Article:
# Passing dynamic references to Sandcastle Help File Builder

 Topics: User Forum Wiki Link: [discussion:548153]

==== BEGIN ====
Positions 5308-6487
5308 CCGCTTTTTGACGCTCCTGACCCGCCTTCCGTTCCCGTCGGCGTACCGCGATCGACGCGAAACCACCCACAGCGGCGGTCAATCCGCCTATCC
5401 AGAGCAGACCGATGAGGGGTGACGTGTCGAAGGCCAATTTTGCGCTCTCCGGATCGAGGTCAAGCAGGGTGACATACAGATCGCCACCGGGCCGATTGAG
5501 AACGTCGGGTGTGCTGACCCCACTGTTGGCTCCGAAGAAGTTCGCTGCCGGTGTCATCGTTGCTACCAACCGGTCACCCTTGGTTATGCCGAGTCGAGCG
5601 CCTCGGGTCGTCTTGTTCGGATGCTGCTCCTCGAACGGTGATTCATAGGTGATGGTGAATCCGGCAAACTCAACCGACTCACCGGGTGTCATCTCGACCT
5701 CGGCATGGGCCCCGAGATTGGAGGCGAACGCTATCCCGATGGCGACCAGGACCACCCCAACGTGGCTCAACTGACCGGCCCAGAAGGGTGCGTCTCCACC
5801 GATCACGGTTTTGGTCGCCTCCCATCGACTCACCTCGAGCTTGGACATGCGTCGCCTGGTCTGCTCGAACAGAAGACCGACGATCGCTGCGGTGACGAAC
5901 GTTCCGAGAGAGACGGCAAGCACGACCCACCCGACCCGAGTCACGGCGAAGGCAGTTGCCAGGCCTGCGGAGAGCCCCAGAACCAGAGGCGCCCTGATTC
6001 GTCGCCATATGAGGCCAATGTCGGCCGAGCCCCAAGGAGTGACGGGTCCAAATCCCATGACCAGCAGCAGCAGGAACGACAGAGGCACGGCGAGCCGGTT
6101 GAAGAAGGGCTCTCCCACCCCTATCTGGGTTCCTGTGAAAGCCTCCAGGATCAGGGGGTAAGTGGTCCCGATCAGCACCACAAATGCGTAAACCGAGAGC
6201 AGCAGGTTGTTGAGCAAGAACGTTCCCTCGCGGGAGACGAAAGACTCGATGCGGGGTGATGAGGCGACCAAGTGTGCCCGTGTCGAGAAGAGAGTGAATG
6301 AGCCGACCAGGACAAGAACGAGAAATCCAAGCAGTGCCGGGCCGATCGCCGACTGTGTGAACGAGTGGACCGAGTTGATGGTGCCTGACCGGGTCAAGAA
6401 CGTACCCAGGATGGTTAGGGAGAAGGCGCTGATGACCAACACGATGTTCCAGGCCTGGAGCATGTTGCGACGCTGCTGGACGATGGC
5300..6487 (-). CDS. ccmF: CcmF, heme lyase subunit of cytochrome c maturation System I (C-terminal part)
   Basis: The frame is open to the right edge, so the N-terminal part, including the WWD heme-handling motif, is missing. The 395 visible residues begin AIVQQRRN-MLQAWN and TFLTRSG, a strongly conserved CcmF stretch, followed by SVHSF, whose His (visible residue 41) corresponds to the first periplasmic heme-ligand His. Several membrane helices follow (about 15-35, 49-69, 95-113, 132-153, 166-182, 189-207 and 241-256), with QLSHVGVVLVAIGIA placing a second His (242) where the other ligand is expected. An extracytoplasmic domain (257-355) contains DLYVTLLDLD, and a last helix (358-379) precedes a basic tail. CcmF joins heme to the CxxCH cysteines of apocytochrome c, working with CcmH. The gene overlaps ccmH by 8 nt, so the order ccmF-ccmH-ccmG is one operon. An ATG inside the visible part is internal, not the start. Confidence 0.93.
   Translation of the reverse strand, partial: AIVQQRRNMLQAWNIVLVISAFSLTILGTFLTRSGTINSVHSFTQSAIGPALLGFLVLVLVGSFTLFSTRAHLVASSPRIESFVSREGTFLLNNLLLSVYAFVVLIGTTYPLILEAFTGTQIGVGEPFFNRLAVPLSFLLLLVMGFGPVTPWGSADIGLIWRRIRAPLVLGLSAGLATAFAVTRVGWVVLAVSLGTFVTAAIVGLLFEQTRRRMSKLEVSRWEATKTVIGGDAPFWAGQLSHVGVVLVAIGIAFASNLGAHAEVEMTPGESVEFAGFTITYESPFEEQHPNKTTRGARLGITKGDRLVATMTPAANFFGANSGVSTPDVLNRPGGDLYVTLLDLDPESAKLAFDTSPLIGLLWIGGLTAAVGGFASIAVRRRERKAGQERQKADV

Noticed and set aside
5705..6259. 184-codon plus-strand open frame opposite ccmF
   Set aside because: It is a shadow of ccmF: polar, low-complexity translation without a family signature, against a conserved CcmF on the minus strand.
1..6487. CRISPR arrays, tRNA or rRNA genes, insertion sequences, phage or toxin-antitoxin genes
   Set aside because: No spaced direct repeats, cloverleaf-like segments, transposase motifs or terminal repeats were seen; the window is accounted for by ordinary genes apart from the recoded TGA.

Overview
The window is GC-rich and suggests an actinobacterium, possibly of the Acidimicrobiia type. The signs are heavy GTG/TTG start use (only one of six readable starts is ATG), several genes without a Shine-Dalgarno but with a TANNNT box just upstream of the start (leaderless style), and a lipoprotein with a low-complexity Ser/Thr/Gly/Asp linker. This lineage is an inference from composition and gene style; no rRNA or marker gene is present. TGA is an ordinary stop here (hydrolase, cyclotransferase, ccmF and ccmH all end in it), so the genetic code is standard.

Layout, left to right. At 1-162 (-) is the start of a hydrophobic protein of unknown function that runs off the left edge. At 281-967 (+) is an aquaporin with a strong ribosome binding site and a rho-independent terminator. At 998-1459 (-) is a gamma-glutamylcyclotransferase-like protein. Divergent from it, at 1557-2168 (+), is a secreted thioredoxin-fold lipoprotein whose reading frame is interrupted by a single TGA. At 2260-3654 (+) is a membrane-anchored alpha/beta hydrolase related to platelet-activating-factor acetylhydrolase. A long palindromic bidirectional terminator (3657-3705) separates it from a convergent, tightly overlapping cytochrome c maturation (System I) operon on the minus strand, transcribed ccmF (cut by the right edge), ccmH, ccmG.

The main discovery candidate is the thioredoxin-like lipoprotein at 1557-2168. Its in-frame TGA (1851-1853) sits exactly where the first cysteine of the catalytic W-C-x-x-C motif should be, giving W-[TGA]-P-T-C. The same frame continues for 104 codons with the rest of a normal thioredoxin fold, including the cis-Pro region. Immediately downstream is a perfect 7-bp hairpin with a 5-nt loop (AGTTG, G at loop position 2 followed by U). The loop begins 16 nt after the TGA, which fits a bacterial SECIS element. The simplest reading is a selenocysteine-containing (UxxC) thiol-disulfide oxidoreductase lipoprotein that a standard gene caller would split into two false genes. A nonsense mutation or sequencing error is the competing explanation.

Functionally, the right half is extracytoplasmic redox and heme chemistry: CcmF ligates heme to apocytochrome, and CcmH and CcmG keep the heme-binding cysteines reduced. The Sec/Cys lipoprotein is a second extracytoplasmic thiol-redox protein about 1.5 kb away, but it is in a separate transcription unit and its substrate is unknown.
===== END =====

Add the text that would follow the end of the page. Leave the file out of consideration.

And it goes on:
JamesThorpe Jun 10, 2014 at 11:41 AM I've been using Sandcastle Help File Builder for a while to generate documentation - I'm now trying to get it to be part of our build process. Our build is controlled using NAnt, and each time it's built the output gets sent to a different location (based on changeset numbers, so we can have concurrent builds without clashes) - ie the dlls are not in a fixed path relative to the source code. I've added a target into the NAnt script to call SHFB, which invokes the msbuild task, pointing at the solution that contains the SHFB project:   I've specified the ReferencePath property, as on this page, it seems to indicate that this would allow SHFB to find the assemblies and use them, rather than relying on the information in the original project file: If the ReferencePath property is defined, it will be passed to and used by GenerateRefInfo.proj when generating reflection information. This allows you to specify an alternate path in which to find reference assemblies that will override hint paths in the project file. However when the build reaches this point, it fails with the following error: SHFB: Error BE0040: Project assembly does not exist: D:\Build\Debug\wwwroot\bin\MyAssembly.dll Which is the default output path specified in the original project. What is the correct mechanism for passing the location of the assemblies into SHFB? Note: I've also asked this on stackoverflow EWoodruff Coordinator Jun 10, 2014 at 3:05 PM ReferencePath is for reference assemblies only, those referenced by the documented assemblies, not the documented assemblies themselves. I'm not familiar with NAnt so unfortunately, I can't provide any help as to why it isn't working. You might try defining OutDir and pointing it to the location of the assemblies. That's what MSBuild uses but that assumes you are using a project as a documentation source in the SHFB project. Eric JamesThorpe Jun 10, 2014 at 3:47 PM Hi Eric, Thanks for the reply - I am using a full SHFB project/documentation source - it's fine when built inside visual studio etc. The OutDir property appears as though it will fix it - it's now complaining about it not find the dll inside the folder I've pointed it to, and it isn't there by design, so I need to tweak the build process itself now... Thanks again! James. JamesThorpe Jun 11, 2014 at 8:43 AM Just to confirm that using OutDir fixed that problem - though there seems to be a wierd issue (documented here also) that it needs to end in a double slash, else msbuild attempts to concatenate it to the project folder... I'm now having a different issue that the chm won't open - it's reporting: Cannot open the file: mk:@MSITStore:c:\path\to\file\helpfile.chm Other chms open fine, as does this one when built on my local machine using the visual studio integration. Could our build server be missing part of the compilation toolset? JamesThorpe Jun 11, 2014 at 8:59 AM Bit more info - the file that won't open that's been built from the build server is 1,403KB - whilst the one built locally that does open is only 917KB. JamesThorpe Jun 11, 2014 at 11:01 AM Bit more googling turned up another thread on here - changing the topic naming method to hashed members has worked for me EWoodruff Coordinator Jun 11, 2014 at 3:15 PM Edited Jun 11, 2014 at 3:16 PM Failure to open a help 1 file sometimes means all the required bits aren't there for the help 1 compiler or the viewer. Reinstalling the HTML Help Workshop on the affected PCs usually fixes such issues. I'm not sure why changing the naming method would have any effect unless you were using the "member name" method and the filenames (including the path) got too long which is a possibility if it was built in a different folder. Eric JamesThorpe Jun 11, 2014 at 3:28 PM It was using the GUID option originally. The Working folder is created in a path that is already 50 characters long - I wonder if the hash method is marginally shorter than the GUID option and is therefore sneaking under the limit. I've not inspected the contents of the working folder - I assume there could be some fairly length sub folders/files in there while it's doing it's job? Is there a way to set the location of the Working folder to be a different location to the final output? I'm now worried that this issue may reoccur if we have a slightly longer namespace involved or something later on down the line. If I can set the working folder elsewhere, that would be a simple solution (and be a good test to see if changing it back to GUID fixes the issue) EWoodruff Coordinator Jun 11, 2014 at 5:34 PM The Working Folder property in the Paths category will let you specify where the working folder is placed. By default, it's .\Working under the Output Path folder which, unless changed, defaults to a .\Help folder under the project folder. So [Project Path]\Help\Working\ is the default unless changed. Eric